This solution is more secure and starts to be almost production ready.

As usual the code is on GitHub (as today encryption is still on a feature branch) https://github.com/alkampfergit/StupidFirewallManager 

Gian Maria.

Do not trust user input part 3

In part 2 we continued our journey to prevent malicious users to receive dangerous data, limiting customer id to be a 5 letters string value. We have two aspect to improve because usually I got 2 complains when I show that code.

First one: Customer object, has a composite id, serialized value is somewhat clumsy to access from client code as you can see in Figure 1. Second: if you forget to create a CustomerId from value passed from the user, you are still victim of SQL Injection.

image

Figure 1: Returned object has a composite id property.

One possible solution is rewriting the CustomerId class to use a custom JsonConverter, capable of serializing / deserializing id object with custom code.

[JsonConverter (typeof (CustomerIdClassConverter))]
public class CustomerId {
  private String _id;
  public CustomerId () { }

  public CustomerId (String customerId) {
    Id = customerId;
  }

  public String Id {
    get { return _id; } 
    set {
      if (value.Length != 5)
        throw new ArgumentException ("Invalid Id");
      if (value.Any (c = & gt; !Char.IsLetter (c))) throw new ArgumentException ("Invalid Id");
      _id = value;
    }
  }
}

This is not a perfect solution, because, as you can see, I inserted a default constructor that allows creation of an object with null id and I moved all validation inside setter of the property. Sadly enough, default constructor is required from ASP.NET to allow people to directly bind the id to a get parameter.

image

Figure 2: Thanks to CustomerId default constructor I can bind the id directly with get parameter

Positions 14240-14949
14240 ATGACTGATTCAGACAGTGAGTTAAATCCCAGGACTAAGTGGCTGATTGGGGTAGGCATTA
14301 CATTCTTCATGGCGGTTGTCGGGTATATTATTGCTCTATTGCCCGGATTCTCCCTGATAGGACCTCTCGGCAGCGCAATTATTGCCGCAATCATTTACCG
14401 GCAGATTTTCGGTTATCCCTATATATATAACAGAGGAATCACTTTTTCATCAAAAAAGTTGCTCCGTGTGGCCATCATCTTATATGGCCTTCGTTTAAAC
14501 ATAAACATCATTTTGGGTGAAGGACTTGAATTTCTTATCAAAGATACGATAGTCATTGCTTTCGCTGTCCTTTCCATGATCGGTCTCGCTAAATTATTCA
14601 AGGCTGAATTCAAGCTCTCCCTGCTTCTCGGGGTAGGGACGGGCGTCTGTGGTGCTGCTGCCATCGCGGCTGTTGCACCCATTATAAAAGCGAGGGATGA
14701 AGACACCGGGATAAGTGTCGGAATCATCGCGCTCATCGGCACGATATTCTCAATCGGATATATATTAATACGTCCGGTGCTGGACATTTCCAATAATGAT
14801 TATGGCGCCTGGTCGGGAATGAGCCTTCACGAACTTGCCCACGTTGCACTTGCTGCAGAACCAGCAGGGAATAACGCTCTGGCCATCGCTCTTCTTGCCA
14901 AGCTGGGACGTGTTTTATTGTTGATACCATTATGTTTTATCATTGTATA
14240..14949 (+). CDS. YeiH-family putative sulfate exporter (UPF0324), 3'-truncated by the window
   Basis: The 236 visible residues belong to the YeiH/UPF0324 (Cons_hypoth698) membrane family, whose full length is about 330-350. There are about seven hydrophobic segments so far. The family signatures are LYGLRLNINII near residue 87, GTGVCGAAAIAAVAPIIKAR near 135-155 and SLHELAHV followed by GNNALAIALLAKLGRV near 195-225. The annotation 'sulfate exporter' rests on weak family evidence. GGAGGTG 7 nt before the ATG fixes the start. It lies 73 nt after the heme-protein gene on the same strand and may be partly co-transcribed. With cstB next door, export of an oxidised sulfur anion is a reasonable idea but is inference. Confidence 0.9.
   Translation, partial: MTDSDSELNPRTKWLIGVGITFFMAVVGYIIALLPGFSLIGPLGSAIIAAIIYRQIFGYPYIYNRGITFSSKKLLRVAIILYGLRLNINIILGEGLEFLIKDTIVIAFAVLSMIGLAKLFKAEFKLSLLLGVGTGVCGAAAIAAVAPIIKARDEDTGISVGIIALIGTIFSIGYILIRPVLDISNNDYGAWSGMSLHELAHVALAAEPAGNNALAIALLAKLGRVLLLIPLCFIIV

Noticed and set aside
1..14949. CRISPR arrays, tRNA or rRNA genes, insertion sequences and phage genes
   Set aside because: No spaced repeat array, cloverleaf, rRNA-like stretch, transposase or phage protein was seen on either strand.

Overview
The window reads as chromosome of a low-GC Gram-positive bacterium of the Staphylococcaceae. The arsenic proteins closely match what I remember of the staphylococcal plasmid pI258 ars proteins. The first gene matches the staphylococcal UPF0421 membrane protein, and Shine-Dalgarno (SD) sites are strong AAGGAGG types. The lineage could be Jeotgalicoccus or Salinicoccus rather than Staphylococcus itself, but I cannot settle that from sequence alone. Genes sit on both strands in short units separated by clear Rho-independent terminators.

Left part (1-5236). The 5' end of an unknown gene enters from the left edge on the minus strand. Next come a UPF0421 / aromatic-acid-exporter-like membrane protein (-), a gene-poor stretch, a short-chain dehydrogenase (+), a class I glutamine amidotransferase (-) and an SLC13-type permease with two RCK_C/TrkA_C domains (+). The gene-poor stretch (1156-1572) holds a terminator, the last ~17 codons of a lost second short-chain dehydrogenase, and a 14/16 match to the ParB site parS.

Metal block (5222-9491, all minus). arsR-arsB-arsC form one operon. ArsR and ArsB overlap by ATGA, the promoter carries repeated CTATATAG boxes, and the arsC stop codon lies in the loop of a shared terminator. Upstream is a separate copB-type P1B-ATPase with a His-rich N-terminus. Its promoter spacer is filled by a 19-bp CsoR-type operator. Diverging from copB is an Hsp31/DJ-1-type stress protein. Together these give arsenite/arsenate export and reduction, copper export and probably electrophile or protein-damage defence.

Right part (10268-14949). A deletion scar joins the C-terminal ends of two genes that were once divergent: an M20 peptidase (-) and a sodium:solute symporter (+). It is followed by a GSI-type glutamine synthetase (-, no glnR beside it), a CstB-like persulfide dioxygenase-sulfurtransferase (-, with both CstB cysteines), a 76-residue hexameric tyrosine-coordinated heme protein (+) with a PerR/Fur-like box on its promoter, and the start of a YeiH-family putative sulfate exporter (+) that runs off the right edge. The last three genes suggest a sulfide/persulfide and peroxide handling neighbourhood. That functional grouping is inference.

Code in Figure 2 works because FromQuery simply create the object with default constructor, then it simply proceed to assign every property by convention with Get parameters. This allows you to create a nice Get request http://localhost:5010/api/v1/QueryExample/GetCustomer?id=ALFKI but it introduces a default constructor that completely violates every good practice, you can create a Customer Id with a null value.

Since I value protecting my object my final solution would be this one:

[JsonConverter (typeof (CustomerIdClassConverter))]
public class CustomerId 
{
  private String _id;

  public String Id => _id;

  public CustomerId (String customerId) 
  {
    if (customerId.Length != 5)
      throw new ArgumentException ("Invalid Id");

    if (customerId.Any (c = & gt; !Char.IsLetter (c)))
      throw new ArgumentException ("Invalid Id");

    _id = customerId;
  }
}

This is a nice Id object, it does not have default constructor, readonly id property and a constructor that allows only valid id to exists in my system. If you notice, I’ve also a nice JsonConverter attribute that specify a custom serializer for this class.

    public class CustomerIdClassConverter : JsonConverter
    {
        public override bool CanConvert(Type objectType)
        {
            if (objectType == typeof(CustomerId))
            {
                return true;
            }
            return false;
        }

        public override object ReadJson(JsonReader reader, Type objectType, object existingValue, JsonSerializer serializer)
        {
            if (reader.Value is String id)
            {
                return new CustomerId(id);
            }
            reader.Read();
            if ("id".Equals(reader.Value as String, StringComparison.OrdinalIgnoreCase))
            {
                //we have an id property, just read it 
                reader.Read(); return new CustomerId(reader.Value as String);
            }
            throw new ArgumentException("Value is not a valid id");
        }

        public override void WriteJson(JsonWriter writer, object value, JsonSerializer serializer)
        {
            if (value is CustomerId customerId) 
            { 
                var o = JToken.FromObject(customerId.Id); 
                o.WriteTo(writer); 
                return; 
            }

            throw new ArgumentException("Value is not a valid id");
        }

This simple serializer is specific for CustomerId class, but it is not difficult to generalize for every id of type string you need. It simply contains three methods, a CanConvert that tells the caller if this converter can handle a specific type, then a WriteJson value that is used to convert this id to Json and a ReadJson that create a real CustomerId from a JsonReader. This last method is the most interesting one, it accepts a single string, but if Value is not a string it read the stream, check if we have a property called id and then create a CustomerId from that value. This allows me to accept as valid customer id both a single string token, or a property CustomerId with corresponding value.

Now I can rewrite the API with a  different attribute

image